A comet is an icy, small Solar System body that warms and begins to release gases when passing close to the Sun. This produces an extended, gravitationally unbound atmosphere or coma surrounding the nucleus, and sometimes a tail of gas and dust gas blown out from the coma. These phenomena are due to the effects of solar radiation and the outstreaming solar wind plasma acting upon the nucleus of the comet. Comet nuclei range from a few hundred meters to tens of kilometers across and are composed of loose collections of ice, dust, and small rocky particles. The coma may be up to 15 times Earth’s diameter, while the tail may stretch beyond one astronomical unit. If sufficiently close and bright, a comet may be seen from Earth without the aid of a telescope and can subtend an arc of up to 30° (60 Moons) across the sky. Comets have been observed and recorded since ancient times by many cultures and religions.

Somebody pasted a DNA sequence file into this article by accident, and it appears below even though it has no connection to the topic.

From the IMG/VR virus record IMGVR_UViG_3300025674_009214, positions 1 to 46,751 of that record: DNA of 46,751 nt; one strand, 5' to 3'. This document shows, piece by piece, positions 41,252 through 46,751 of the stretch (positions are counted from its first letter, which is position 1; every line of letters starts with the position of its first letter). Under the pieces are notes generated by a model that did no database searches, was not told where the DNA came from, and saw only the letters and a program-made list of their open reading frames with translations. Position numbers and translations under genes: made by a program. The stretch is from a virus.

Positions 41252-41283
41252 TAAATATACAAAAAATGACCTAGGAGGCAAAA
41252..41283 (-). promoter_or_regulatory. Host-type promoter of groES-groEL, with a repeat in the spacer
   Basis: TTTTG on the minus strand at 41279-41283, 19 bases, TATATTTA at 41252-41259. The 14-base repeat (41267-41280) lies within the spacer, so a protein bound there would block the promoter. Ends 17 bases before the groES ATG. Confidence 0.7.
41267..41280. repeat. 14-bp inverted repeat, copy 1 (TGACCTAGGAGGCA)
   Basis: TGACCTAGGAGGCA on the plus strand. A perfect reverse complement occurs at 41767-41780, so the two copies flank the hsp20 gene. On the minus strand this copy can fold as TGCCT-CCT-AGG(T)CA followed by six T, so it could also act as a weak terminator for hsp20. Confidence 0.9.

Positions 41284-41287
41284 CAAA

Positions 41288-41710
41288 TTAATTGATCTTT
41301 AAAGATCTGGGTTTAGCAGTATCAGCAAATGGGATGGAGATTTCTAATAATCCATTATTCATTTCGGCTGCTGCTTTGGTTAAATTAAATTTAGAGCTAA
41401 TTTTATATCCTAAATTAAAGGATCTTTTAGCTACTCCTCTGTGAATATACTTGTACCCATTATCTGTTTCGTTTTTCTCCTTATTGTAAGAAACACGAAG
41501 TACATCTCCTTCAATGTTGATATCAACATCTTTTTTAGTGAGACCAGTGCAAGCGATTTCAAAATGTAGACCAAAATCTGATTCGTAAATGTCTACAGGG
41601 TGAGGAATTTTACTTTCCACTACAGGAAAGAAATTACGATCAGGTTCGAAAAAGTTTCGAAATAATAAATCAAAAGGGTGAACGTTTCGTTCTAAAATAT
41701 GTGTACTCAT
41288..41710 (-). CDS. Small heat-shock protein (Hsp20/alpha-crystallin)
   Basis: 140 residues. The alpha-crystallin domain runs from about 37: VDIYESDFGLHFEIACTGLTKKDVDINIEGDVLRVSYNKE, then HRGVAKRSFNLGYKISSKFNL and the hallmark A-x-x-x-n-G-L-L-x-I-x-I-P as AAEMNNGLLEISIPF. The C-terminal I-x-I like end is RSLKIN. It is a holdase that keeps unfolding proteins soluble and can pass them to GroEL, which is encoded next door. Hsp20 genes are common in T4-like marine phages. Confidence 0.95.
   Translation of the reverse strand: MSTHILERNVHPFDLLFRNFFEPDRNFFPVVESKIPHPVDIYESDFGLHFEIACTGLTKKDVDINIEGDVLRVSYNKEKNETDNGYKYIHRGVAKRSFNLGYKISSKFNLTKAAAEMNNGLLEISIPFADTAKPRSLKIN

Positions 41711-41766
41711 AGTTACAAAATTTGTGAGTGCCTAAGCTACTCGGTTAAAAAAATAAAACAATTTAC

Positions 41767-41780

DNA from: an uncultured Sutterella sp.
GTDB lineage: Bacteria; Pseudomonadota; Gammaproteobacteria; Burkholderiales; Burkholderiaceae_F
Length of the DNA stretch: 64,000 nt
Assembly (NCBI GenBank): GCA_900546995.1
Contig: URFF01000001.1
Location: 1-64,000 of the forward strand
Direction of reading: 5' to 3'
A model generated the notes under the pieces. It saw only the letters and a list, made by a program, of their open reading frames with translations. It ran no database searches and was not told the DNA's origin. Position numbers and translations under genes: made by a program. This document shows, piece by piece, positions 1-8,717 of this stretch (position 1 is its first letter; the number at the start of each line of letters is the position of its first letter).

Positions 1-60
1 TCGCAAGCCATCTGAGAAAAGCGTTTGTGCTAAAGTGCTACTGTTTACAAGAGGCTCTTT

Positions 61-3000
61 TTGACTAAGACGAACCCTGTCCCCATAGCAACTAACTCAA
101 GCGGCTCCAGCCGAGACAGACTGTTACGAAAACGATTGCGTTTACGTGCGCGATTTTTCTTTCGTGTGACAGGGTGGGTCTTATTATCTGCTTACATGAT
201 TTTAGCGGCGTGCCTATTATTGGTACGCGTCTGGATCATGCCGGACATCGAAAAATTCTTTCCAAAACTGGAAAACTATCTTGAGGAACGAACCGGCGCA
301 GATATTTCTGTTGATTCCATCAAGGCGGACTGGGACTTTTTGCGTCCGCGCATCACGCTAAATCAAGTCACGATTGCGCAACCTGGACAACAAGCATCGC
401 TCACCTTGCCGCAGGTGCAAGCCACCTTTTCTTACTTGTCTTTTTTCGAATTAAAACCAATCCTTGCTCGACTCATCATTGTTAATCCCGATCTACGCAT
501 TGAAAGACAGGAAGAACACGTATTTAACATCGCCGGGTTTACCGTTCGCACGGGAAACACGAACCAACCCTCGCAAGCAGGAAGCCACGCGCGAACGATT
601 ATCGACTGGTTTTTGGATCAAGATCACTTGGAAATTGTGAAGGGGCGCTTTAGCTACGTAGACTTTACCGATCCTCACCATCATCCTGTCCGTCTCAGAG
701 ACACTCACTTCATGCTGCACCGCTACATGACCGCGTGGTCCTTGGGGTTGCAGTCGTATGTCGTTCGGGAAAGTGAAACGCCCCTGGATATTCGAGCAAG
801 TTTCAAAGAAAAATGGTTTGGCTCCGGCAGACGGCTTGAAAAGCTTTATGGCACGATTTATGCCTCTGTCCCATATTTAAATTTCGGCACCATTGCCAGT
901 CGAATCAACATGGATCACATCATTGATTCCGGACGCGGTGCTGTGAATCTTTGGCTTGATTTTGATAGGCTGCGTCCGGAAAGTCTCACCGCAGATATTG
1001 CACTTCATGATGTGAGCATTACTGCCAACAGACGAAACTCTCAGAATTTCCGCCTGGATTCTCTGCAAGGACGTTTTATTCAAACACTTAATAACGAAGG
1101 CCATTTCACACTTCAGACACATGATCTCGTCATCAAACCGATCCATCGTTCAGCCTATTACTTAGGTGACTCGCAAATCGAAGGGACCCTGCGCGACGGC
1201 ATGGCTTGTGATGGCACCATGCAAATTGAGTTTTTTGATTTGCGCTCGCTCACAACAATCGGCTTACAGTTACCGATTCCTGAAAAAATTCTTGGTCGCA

Comets usually have highly eccentric elliptical orbits, and they have a wide range of orbital periods, ranging from several years to potentially several millions of years. Short-period comets originate in the Kuiper belt or its associated scattered disc, which lie beyond the orbit of Neptune. Long-period comets are thought to originate in the Oort cloud, a spherical cloud of icy bodies extending from outside the Kuiper belt to halfway to the nearest star. Long-period comets are set in motion towards the Sun by gravitational perturbations from passing stars and the galactic tide. Hyperbolic comets may pass once through the inner Solar System before being flung to interstellar space.